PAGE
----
1. A daily ‘walk around’ of the site and regular photography.
2. Regular, accurate survey of monitoring points located both
along and down the face of the shoring wall.
3. Timeframe for the provision of monitoring results to the
engineer. [e.g. results to be provided with 48 hours].
4. Warning and Action [e.g. backfilling] deflection limits.

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SOME LESSONS FROM THE FAILURES

1. AS 4678 is important and should be followed; non-


compliance leads to failure.
2. A Failure to consider overall & global stability of the shoring
system.
3. If the monitoring reveals a problem, it is a warning; so get
independent engineering advice quickly – and preferably
not from the anchoring / shoring designer.
4. An early independent review can usually avoid a
catastrophe – why not ‘phone a friend’.

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SOME LESSONS FROM THE FAILURES (2)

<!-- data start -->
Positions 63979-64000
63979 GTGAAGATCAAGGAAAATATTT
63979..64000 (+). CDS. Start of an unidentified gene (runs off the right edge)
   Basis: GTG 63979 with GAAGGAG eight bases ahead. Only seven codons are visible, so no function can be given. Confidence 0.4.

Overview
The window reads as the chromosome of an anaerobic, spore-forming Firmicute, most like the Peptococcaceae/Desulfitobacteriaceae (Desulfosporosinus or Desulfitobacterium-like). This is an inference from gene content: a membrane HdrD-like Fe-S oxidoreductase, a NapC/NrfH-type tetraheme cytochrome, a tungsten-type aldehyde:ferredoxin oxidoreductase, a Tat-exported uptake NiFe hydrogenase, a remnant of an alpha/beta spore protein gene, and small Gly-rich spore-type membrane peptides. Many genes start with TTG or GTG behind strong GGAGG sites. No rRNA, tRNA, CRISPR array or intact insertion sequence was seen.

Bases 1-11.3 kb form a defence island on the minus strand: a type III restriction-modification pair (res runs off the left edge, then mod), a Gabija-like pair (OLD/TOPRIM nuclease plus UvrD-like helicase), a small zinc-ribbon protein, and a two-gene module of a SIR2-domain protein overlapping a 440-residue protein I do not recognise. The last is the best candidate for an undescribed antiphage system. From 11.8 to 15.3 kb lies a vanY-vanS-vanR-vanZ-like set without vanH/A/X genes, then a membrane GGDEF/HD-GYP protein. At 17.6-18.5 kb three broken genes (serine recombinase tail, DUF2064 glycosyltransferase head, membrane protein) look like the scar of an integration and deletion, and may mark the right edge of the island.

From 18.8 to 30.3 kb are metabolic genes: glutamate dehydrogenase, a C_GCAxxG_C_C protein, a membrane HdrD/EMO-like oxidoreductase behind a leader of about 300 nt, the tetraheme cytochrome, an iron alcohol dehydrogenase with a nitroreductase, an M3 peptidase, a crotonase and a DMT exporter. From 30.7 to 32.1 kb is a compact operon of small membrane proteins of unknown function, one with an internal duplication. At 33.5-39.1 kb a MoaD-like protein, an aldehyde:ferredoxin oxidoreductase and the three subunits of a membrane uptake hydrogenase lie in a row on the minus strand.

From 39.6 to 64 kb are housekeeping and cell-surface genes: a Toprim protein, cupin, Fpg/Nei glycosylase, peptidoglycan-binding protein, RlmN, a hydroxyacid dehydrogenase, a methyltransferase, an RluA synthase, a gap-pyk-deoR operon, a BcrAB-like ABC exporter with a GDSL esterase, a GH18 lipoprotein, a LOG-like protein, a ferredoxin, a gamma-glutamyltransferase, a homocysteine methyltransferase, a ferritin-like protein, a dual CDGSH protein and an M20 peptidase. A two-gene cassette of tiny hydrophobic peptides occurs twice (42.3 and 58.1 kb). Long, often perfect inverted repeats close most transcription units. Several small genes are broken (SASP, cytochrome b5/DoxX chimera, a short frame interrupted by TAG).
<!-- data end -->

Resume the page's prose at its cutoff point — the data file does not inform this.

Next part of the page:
(EXPERTISE)

1. Appropriate expertise essential.


2. Interaction between Structural & Ground
Engineers – if poor, failure inevitable.
3. Ground & Geotechnical Engineers – don’t
assume that someone who can drill & test
understands design processes.

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ENGINEERING RISK & LIABILITY
Professional Issues
1. Code of Ethics & Relevant Expertise – don’t design
what you don’t understand.
2. Soil / Structure Interaction & Ground Engineering.
3. Comply with Standards [e.g. AS 4678, CIRIA C580].
4. Be involved in the Contract Inspection & Review
processes.
Commercial Issues
• Can you afford to be sued?
• What is your reputation worth?

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THANK YOU
Any Questions?

A copy of this presentation is available on our website.


www.shirley.net.au, ‘Links & Downloads’, SCE Papers & Publications.
http://www.shirley.net.au/index.php?page=links_downloads&id=2&table=downloads